A parcel of land was sold for $21,000 at public sale, the terms of which described the land by lot numbers, and distances, dimensions, and boundaries, as shown by a map according to which the property was sold, and, in addition, contained the statement, “be the said dimensions or distances more or less"; and in an action by the purchaser for specific performance, with an abatement for defect in title, it appeared that a small fragment, whose value was tixed at $1.000, had previously been conveyed. Held, that a judgment in favor of defendants, based on the ground that the words quoted qualified the description of the property as appearing on the map sufficiently to obviate the objection as to the fragment conveyed,

would not be interfered with on appeal. 2. SAME-ALLOWANCE OF INTEREST ON BID.

If plaintiff was compelled in such case to take the title as thus diminished in value, he should not be mulcted with interest on the purchase price from the date of the sale; the rents in the meantime baving



Loose and indefinite knowledge as to the title possessed by the agent of the purchaser at a judicial sale could not destroy the force and effect


Where a purchaser of land objects to the title, and the title, as shown by the evidence, is open to reasonable doubt, it is not a marketable title, and the court cannot make it one by passing on an objection depending on a disputed question of fact or a doubtful question of law, in the absence of the party in whom the outstanding right is vested; and hence, in an action for specific performance, with abatements for defects and deficiencies, it would be improper, in this condition of the title, to direct a conveyance, and impracticable to determine what allowance should be made for diminution in value resulting from the doubt, and the purchaser should be relieved from the purchase.

Van Brunt, P. J., dissenting.

Appeal from Special Term, New York County.

Action by Peter W. Felix against Daniel C. Devlin and others for specific performance of a contract of sale of real estate, with abatements for alleged defects and deficiencies. From a judgment in favor of defendants, plaintiff appeals. Modified and affirmed.


Louis 0. Van Doren, for appellant.
Merritt E. Haviland, for respondents.

O'BRIEN, J. The issue herein was defined by this court upon an appeal by this same plaintiff which presented another phase of the litigation which has grown up about the property involved, in the following language:

“The defendants in their answers admitted the making of the contract, and asked for a specific performance of it as it was made. So that the only question presented was whether the defendants were entitled to have the contract performed precisely as it was made, or whether Felix was entitled to the specific performance of the contract, with a diminution of the purchase price by way of compensation for certain defects in the title and a deficiency in the quantity of the land.” 50 App. Div. 332, 64 N. Y. Supp. 214.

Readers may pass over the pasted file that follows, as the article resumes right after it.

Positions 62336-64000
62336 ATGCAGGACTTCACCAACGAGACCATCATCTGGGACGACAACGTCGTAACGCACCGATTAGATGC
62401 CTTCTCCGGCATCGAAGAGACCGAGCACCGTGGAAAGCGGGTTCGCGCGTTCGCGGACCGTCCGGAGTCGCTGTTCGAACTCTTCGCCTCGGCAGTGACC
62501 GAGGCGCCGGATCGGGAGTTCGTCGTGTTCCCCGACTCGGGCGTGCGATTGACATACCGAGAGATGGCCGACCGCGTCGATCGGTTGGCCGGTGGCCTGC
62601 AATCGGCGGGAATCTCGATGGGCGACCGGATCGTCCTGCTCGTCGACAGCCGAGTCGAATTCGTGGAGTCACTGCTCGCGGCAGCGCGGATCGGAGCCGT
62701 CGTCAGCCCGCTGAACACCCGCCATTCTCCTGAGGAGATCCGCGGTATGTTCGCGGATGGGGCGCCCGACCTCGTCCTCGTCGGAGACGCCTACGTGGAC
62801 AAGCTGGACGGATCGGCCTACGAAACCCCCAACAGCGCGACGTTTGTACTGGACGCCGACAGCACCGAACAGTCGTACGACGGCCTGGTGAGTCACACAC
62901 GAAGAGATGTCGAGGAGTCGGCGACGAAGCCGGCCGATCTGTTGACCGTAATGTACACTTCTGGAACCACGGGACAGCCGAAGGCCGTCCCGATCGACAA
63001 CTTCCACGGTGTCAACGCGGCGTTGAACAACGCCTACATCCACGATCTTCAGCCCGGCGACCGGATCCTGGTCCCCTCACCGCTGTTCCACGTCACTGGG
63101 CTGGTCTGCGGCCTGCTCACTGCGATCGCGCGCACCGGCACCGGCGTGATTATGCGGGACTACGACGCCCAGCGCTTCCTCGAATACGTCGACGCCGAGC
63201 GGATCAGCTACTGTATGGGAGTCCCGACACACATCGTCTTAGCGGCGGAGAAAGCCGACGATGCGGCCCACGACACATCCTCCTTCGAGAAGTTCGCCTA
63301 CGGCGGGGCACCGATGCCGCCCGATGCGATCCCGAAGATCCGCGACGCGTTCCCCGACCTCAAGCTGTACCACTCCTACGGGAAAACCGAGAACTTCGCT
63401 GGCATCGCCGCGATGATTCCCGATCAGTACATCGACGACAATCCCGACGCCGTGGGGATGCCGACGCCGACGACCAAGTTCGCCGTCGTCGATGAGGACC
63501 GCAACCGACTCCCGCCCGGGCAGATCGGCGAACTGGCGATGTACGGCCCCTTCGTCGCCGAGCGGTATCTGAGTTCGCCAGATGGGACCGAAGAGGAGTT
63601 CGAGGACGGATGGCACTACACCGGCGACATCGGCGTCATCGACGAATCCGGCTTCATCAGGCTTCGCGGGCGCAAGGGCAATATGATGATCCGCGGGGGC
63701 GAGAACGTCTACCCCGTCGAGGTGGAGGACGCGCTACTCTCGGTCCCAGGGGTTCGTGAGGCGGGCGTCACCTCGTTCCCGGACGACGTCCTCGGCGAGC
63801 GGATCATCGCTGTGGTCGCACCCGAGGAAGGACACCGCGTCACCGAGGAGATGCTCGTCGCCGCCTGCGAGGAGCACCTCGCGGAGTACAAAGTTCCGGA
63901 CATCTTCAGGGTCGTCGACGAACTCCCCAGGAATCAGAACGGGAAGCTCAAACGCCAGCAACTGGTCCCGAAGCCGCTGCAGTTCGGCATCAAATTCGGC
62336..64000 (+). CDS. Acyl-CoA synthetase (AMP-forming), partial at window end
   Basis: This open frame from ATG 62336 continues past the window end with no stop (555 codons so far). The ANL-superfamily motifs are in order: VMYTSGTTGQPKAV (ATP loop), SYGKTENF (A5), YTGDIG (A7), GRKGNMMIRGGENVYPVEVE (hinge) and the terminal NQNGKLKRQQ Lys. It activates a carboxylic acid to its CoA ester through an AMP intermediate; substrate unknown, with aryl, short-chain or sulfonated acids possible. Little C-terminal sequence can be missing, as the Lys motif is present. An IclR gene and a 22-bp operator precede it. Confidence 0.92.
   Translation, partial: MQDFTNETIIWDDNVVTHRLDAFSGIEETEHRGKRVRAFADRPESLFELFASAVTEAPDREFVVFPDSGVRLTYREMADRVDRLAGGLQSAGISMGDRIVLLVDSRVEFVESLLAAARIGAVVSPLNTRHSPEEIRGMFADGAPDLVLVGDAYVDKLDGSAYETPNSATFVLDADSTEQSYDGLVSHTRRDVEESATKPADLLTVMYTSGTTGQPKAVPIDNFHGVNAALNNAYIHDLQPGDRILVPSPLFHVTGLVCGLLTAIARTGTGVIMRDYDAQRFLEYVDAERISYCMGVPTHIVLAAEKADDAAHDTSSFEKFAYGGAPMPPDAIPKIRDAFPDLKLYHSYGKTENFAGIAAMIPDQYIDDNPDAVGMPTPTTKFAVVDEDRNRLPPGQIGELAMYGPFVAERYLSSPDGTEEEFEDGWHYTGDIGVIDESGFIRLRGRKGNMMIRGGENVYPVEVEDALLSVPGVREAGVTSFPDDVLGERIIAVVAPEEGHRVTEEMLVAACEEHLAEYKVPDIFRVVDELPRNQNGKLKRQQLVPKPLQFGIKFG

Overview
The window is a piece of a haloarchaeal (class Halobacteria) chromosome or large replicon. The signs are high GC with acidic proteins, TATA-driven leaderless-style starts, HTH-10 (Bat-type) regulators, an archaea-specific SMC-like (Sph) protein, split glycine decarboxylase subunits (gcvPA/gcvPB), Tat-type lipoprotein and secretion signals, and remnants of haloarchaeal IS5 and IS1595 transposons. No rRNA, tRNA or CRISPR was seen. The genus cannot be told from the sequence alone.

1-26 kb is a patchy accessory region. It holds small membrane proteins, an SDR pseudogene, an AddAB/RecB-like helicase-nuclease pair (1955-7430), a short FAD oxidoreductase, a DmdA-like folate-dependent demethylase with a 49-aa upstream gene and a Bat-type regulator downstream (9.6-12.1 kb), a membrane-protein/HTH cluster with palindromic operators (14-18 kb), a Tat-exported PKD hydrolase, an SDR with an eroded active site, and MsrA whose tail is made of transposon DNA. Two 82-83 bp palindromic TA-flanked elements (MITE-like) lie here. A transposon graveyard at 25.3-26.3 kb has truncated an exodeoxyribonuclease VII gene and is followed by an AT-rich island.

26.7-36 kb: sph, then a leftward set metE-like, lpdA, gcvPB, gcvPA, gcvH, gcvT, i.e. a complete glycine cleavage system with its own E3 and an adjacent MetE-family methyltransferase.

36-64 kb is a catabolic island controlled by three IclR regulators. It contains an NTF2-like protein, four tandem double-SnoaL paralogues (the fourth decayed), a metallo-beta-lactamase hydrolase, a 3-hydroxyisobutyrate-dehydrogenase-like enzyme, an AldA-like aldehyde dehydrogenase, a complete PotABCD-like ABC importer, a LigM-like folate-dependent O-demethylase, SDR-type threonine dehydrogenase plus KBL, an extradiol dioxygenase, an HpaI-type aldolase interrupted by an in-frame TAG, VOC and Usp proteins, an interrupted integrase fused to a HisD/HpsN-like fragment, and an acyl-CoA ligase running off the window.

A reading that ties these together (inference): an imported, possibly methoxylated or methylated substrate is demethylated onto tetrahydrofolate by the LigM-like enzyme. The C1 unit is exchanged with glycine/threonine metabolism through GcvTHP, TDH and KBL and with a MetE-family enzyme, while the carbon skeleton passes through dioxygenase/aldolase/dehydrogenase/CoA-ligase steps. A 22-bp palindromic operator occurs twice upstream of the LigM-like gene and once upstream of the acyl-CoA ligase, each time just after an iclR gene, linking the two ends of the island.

The plaintiff, at public auction, purchased two distinct parcels of land under the waters of the North river for two different pricesthe larger parcel, lying wholly north of 137th street, for $21,000; and the smaller parcel, lying wholly south of 137th street, for $2,900. The plaintiff brought this action to obtain a specific performance of the contract of sale, but claimed that he was entitled to compensation for diminution in the value of the parcels due to two considerations, which may be briefly stated: First, that the vendor had no title to a fragment of the larger parcel, namely, a piece on the northwest corner of 137th street and 12th avenue, about 3 feet long on 12th avenue, and 6 inches on 137th street, which had been deeded to the Hudson River Railroad Company; and second, that a part of the smaller parcel was affected by a grant made by the city of New York, dated December 4, 1804, and recorded in the office of the comptroller, which projected into and occupied a part of the area of land conveyed under the terms of sale to the plaintiff.

In view of the protracted litigation which has ensued, and the voluminous record, consisting of the maps and expert testimony bearing upon the questions in dispute, it would exceed the limits of an opinion to give in detail the reasons for our conclusion, and it will be necessary only to briefly refer to them.

With respect to the larger parcel, which is affected by the grant to the railroad company, it is conceded that the vendor las no title to the small piece thereof on the northwest corner of 137th street which, as stated, is 3 feet in length on the avenue, and measures 6 inches on 137th street.

The only testimony as to the value of this small strip was that furnished by one of the plaintiff's experts, who fixed its value at $1,000. The terms of sale to the plaintiff described the land by lot numbers, and by distances, dimensions, and boundaries, as shown on a map according to which the property was sold, which terms contained